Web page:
For Special Revolutionary War programs in July, Native Interpreter Joseph Privott portrayed a Stockbridge Mohican as they appeared around Fort Ticonderoga in 1776. Through the early 18th century the Mohicans of the lower Hudson valley had created a settled town at Stockbridge, Massachusetts modeled on contemporary New England townships. The name of this town became commonly used for these Mohicans, commonly called Stockbridge Indians. Warriors from Stockbridge formed a complete company with the famous Roger’s Rangers, siding with the American patriot movement in 1776. A company of Stockbridge warriors arrived at Ticonderoga in the mid summer of 1776, along with regulars and militia from Massachusetts. The Stockbridge warriors were attached to the Massachusetts militia posted to Mount Hope, overlooking the LeChute valley. In late September the Stockbridges were posted on ships with Benedict Arnold’s navy. Landed on shore near Valcour Island, the Stockbridge warriors harassed the British Gunboats assaulting Arnold’s Fleet.

A Quadricentennial Legacy Grant from the CVNHP enabled Fort Ticonderoga to hire an experienced interpreter, Joseph Privott, who brought a wealth of knowledge about the Native American experience in this area during the 18th century. The Fort also purchased the necessary interpretive materials to bring the program to life for our visitors, including brass kettles, axes, hoes, hatches, knives, and flint/steel.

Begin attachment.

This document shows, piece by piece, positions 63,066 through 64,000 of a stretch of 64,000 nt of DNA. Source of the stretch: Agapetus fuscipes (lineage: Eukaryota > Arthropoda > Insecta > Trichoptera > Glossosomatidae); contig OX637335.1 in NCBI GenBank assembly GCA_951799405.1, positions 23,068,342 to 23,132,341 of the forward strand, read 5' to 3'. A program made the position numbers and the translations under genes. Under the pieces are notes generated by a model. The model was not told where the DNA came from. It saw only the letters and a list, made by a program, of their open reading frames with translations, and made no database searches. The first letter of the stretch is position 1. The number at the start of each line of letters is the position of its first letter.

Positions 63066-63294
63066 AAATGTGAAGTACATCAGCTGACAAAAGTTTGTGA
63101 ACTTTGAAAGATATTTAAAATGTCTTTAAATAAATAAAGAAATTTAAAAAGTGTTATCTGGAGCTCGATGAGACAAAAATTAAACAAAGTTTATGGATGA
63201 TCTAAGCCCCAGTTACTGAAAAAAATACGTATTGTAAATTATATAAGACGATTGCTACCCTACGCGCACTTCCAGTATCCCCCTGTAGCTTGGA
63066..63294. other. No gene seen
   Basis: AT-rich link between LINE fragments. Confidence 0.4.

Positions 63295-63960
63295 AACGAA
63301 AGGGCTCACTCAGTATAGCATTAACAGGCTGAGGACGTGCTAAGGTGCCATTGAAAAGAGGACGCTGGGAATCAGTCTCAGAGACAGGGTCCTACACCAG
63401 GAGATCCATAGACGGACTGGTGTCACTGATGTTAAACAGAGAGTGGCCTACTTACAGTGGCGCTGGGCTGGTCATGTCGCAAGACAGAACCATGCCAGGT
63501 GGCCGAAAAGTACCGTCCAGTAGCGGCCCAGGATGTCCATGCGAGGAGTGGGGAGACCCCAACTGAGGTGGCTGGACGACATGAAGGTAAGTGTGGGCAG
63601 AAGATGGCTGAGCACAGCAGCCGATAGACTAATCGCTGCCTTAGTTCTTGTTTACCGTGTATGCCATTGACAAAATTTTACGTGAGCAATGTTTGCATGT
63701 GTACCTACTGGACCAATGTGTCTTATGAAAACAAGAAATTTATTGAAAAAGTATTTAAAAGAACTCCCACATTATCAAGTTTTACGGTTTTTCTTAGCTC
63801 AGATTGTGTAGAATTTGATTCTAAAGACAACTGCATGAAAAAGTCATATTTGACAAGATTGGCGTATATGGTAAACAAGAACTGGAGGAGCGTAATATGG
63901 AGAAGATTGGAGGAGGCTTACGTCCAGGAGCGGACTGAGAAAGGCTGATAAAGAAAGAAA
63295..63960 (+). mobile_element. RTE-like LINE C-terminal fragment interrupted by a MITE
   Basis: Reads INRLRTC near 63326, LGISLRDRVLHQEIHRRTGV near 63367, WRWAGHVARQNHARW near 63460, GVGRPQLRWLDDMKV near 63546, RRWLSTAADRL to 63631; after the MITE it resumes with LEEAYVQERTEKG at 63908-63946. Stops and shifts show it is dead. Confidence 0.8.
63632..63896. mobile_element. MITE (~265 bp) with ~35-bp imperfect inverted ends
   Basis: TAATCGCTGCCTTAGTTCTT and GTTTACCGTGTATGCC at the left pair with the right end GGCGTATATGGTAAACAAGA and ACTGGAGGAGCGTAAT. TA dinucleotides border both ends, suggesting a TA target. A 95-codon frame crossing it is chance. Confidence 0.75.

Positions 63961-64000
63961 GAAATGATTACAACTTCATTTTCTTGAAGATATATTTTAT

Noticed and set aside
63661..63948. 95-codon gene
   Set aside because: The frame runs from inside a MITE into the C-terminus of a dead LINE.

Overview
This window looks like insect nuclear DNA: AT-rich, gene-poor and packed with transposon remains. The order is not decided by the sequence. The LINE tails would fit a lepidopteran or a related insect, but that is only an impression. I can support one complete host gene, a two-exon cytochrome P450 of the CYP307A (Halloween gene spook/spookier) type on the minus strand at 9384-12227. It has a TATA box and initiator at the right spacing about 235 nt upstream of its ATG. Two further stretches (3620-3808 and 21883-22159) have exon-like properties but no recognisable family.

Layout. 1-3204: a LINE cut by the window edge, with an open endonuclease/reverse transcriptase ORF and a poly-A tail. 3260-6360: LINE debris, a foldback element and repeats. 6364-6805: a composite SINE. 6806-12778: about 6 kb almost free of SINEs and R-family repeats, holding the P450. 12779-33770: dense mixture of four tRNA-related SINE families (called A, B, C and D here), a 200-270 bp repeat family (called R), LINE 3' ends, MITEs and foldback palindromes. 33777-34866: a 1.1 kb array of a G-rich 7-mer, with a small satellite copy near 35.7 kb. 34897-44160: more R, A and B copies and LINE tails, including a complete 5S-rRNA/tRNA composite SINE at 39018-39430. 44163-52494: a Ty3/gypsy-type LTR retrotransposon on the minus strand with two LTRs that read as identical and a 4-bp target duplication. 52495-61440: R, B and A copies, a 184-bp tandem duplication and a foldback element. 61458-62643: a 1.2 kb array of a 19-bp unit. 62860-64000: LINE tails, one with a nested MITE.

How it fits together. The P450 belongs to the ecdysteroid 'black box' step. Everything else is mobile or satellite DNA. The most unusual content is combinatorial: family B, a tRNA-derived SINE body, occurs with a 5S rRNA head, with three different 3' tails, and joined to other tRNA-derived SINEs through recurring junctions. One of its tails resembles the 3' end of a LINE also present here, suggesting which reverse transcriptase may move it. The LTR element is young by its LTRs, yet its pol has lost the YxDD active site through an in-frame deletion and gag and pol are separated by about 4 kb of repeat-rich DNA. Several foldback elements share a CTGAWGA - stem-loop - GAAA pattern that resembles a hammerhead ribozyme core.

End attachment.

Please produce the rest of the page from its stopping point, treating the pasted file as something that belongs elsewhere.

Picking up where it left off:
The program, which ran Sunday through Thursday afternoons, was extremely well received by Fort visitors. It was a new type of program for Fort Ticonderoga and has become part of the Fort’s broader interpretive emphasis to bring the year 1759 to life. Components of the program will be incorporated into the 2012 season when the interpretive staff will be portraying members of Captain Edward Mott’s Company of Colonel Parson’s Connecticut state battalion from 1775. Additional research will be conducted in the winter of 2012 to add to the interpretive program.

A short video of the interpretation can be viewed here: http://www.youtube.com/fortticonderogany

Associated Files

  • Date Posted: 09/23/11
  • Update Relevancy: 04/11 - 09/11
  • Comment Posted By: Lake Champlain Basin Program
  • Sub-watershed: Grand Isle, Lake Champlain, Lamoille, Missisquoi, Otter/Lewis, Poultney-Mettowee/South, Winooski
  • Jurisdiction: VT

The Martha Pellerin Collection of Franco-American Song. The earlier support provided by LCBP allowed the Vermont Folklife Center (VFC) to catalog and create a database of Franco-American musical materials collected by the late Martha Pellerin. (Link: http://www.vermontfolklifecenter.org/digital-archive/chansons/ )

Chansons and Fiddle Tunes continues where the previous project left off, with two primary goals in mind: 1. The modification of the extant online Omeka database from a specific resource dedicated to The Martha Pellerin Collection of Franco-American Song to a general online access platform for the VFC Archive; and 2. Digitization, transcription, cataloging and data entry aimed at making available related to an additional collection of Franco-American music materials, the Derosier Family Collection.

Site Last Updated: March 18, 2015

© 2008–2017 Lake Champlain Basin Program. All rights reserved.
Lake Champlain Basin Program - 54 West Shore Road - Grand Isle, VT 05458
800.468.5227 (NY & VT) or 802.372.3213 - WWW.LCBP.ORG